Objectives: We assess microvascular integrity as a marker of myocardial viability after coronary stenting, using only a pressure guidewire.
Background: Microvascular integrity generally is not assessed using pressure-only guidewires because the transducer lies upstream of microvasculature. We partially inflate a balloon inside a coronary stent to achieve a specific normalized pressure drop at rest (distal coronary/aortic pressure = 0.8) and then infuse a vasodilator, to render the wire sensitive to microvascular function. We hypothesize that the further decline in pressure (ΔFFR(0.8) ) predicts MRI myocardial viability.
Methods: We studied 29 subjects with acute coronary syndrome including myocardial infarction. After successful culprit stenting, the resting coronary/aortic pressure was set to 0.8 using temporary balloon obstruction. ΔFFR(0.8) was defined as 0.8-(distal coronary/aortic pressures) during adenosine-induced hyperemia. The average transmural extent of infarction was defined as the average area of MRI late gadolinium enhancement (after 2.8 ± 1.5 days) divided by the corresponding full thickness of the gadolinium enhanced sector in short axis slices, and was compared with ΔFFR(0.8) .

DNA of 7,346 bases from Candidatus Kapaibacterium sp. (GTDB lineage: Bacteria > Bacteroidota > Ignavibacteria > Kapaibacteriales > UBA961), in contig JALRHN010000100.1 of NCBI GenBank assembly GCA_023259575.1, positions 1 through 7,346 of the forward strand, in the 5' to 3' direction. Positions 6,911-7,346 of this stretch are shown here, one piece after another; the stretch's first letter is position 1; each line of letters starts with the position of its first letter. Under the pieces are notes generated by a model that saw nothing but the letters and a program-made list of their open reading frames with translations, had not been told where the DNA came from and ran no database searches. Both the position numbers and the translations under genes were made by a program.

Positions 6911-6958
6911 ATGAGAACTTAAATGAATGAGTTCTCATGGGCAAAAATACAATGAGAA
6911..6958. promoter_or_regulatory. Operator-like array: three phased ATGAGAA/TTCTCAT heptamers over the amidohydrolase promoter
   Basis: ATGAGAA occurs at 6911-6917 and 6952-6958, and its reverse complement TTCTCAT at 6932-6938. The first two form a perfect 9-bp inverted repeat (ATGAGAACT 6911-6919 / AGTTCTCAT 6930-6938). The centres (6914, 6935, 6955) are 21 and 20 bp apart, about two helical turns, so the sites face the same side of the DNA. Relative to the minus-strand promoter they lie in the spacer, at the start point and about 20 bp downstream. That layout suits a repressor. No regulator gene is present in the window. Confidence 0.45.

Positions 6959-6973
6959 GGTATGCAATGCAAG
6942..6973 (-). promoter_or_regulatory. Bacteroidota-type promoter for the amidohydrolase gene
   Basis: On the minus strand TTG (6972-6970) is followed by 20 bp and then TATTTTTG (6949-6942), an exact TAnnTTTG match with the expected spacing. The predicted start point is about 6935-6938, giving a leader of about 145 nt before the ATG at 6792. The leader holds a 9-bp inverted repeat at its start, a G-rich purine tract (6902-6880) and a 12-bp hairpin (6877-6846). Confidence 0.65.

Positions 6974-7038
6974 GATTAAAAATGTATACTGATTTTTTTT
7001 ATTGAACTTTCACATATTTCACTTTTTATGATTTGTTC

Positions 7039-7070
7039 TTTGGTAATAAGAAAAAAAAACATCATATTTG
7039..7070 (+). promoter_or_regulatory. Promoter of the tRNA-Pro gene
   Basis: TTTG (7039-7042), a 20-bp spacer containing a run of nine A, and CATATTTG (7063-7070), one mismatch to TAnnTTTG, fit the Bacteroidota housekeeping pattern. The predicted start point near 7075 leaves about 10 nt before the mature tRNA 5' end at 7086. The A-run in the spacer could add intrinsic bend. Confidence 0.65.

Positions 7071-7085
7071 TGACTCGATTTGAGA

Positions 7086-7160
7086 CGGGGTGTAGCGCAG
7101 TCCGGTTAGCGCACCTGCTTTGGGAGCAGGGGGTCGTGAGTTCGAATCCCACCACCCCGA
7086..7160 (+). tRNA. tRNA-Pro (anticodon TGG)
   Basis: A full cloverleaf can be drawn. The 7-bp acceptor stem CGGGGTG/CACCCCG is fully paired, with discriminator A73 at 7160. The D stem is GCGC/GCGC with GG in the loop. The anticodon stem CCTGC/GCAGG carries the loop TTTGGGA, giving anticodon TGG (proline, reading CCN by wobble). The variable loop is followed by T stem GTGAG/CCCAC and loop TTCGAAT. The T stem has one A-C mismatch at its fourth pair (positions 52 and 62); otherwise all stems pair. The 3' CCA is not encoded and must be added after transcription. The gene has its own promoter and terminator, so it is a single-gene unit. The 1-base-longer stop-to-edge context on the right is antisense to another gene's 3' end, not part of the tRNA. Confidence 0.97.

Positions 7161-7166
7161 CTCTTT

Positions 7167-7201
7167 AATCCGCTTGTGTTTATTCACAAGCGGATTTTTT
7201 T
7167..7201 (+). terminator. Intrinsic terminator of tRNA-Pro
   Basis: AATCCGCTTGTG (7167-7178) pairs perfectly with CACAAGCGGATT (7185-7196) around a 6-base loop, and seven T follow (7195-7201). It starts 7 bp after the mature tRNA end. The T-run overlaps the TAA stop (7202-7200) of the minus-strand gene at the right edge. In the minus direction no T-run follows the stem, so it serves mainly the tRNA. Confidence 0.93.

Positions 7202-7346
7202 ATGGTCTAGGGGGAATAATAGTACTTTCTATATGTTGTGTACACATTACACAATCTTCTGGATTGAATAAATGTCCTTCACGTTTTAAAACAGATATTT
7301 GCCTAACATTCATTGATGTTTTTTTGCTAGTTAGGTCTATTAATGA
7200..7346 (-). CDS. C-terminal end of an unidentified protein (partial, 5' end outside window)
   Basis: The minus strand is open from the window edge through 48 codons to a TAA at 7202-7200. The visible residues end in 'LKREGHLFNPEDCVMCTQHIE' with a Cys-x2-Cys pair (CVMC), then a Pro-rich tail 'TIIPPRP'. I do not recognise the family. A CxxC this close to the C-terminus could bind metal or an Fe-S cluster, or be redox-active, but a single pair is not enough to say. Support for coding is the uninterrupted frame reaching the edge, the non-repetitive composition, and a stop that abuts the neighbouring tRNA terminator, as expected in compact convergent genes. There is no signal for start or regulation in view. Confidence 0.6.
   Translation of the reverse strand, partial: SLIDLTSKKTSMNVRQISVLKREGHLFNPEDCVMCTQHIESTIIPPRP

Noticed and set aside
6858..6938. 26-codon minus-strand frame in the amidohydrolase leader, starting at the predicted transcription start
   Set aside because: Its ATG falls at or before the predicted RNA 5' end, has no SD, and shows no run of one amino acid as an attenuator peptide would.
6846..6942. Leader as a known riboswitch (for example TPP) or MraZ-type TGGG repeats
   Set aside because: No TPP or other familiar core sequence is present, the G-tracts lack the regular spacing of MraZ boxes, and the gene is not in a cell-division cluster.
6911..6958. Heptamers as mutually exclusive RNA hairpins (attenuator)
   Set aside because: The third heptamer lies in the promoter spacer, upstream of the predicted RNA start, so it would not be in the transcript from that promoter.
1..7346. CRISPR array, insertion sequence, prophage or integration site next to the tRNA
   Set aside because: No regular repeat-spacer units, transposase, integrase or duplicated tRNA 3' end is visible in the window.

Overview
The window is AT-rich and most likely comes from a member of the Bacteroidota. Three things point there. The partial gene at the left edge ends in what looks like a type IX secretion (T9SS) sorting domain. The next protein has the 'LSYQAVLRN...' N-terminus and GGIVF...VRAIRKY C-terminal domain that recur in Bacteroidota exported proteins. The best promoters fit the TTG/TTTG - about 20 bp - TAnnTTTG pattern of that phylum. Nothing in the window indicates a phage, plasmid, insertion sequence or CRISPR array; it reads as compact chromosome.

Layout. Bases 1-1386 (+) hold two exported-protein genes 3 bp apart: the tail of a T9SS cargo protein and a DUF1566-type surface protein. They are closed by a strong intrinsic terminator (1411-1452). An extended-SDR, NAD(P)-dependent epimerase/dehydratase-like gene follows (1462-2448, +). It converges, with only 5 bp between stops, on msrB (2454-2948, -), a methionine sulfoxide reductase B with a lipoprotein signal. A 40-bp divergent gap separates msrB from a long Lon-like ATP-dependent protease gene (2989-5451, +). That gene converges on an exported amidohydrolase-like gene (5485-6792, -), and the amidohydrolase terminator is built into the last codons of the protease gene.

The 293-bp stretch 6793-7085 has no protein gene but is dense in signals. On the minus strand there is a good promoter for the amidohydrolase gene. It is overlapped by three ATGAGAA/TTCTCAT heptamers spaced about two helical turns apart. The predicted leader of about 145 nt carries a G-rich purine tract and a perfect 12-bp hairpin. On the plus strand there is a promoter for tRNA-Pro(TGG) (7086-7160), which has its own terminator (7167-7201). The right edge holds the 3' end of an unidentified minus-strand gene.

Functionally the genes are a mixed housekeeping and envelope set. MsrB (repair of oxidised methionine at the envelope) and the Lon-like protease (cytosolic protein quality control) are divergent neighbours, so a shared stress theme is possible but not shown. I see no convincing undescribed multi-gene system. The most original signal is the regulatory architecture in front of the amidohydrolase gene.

Results: ΔFFR(0.8) corresponded inversely and linearly with the average transmural extent of infarction (r(2) = 0.65, P < 0.001). We found that a transmural extent of infarction of 0.50 corresponded to a ΔFFR(0.8) threshold of 0.1, and had high sensitivity and specificity (100% and 94.4%, respectively).
Conclusions: Using only an upstream pressure-sensitive guidewire and a partially obstructing balloon during pharmacologic hyperemia, we were able to predict MRI myocardial viability with high accuracy after relief of epicardial stenosis. With further validation, this may prove a useful clinical prognostic tool after percutaneous intervention.
Copyright © 2011 Wiley-Liss, Inc.